I didn’t know what to expect when I first tried breastfeeding. While in the hospital with my firstborn, my milk took a long time to come in and the lactation consultant advised me to start pumping. Even though she was getting colostrum from pumping and nursing, I was worried that Abby wasn’t getting enough to eat. A couple of days later my milk came in and all was well. Later on I had an excess amount of milk. Although I was nursing several times during the night, I often woke up with wet pajamas, having soaked through my nursing pads. I eventually ended up nursing for eighteen months all together, though the last few were only night time feedings.
Things were different with my youngest child. As if my body was ready to get started right out of the gate, my milk came in quickly. Everything was rosy until a few months later when his demand quickly topped my supply. Oscar likes to eat and at times it is hard to keep up with pumping enough milk to keep on hand, but I am happy to have made it a whole year.
It hasn’t always been easy. Sometimes I worried, doubted, and questioned whether or not I should supplement, give up, or carry on. I have read many articles over the past few years with “tips and tricks” promising to increase breastmilk, but often the articles are disappointing because they give recipes for magic cookies or smoothies with expensive ingredients, tell you to take some weird herb that I can never find where I shop, or call for power pumping- ain’t nobody got time for that- or at least I don’t.
I have found that the following tips have helped me increase my supply when it has threatened to bottom out, due to less time to pump at work, sickness, having to pump and dump because I took my migraine medication, stress, and other every day issues.
1. Drink lots of water
One of Abby’s picture books says something like, “A cow drinks a bathtub full of water to produce milk every day…” The first step I take whenever I want to increase my milk production is to drink more water. I often find myself forgetting to drink water at work or when I am busy at home, so I fill a gallon jug with water and set an hourly reminder. This helps me to drink all the water I need, easily keep track of how much I have drank, and how much I still need to drink. Also, I noticed that I tend to drink more water when it is very cold and when I have a straw, so I use an insulated mug.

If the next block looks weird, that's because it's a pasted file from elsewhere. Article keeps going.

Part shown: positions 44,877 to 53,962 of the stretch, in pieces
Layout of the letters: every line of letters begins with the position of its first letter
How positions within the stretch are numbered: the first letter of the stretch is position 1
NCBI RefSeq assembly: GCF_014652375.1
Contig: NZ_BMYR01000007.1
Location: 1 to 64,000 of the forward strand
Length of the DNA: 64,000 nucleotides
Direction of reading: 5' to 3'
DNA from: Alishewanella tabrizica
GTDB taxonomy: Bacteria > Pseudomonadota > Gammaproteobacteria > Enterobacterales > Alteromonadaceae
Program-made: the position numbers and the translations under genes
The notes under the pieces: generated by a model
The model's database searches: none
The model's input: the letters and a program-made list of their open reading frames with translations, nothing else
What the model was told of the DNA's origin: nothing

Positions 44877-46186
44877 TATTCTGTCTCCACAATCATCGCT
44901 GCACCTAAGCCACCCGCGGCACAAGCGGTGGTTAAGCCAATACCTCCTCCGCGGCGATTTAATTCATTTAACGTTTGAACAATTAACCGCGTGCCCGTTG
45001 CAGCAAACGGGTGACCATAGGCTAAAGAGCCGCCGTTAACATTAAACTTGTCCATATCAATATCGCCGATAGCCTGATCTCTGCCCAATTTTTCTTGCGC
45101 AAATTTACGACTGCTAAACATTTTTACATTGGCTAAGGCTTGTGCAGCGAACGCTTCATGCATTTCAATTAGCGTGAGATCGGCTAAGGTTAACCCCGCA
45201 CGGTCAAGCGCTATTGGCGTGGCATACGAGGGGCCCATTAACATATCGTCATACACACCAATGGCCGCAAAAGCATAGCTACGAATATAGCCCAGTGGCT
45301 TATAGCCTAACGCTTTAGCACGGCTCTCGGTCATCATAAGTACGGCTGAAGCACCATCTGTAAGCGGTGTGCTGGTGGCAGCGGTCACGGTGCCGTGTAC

2. Traditional Medicinal Mother’s Milk Tea
Coriander, fenugreek, fennel, and anise are herbs that make up this organic tea made by Traditional Medicinal. These herbs have been used as traditional supplements to help increase breastmilk production. The tea has a slight licorice flavor, which I enjoy. I noticed a difference in how much milk I was pumping when I drank two cups of tea daily. Unfortunately, my son seemed to be grumpy and have tummy troubles when I was drinking it, so I stopped. I have a couple of boxes to tea leftover and I will probably drink it again after I finish nursing, just because I enjoy the taste.
3. Watch videos of baby while pumping
Not only is it entertaining to watch videos of my adorable kid while I am sitting in the boring pump room at work, but watching the videos also makes my milk let down faster. I will sometimes pump for a few minutes and then watch a video for a second let down. The videos are also good for a quick mood pick-me-up when I am sad that I am at work instead of at home loving on my baby.
4. Use a second let down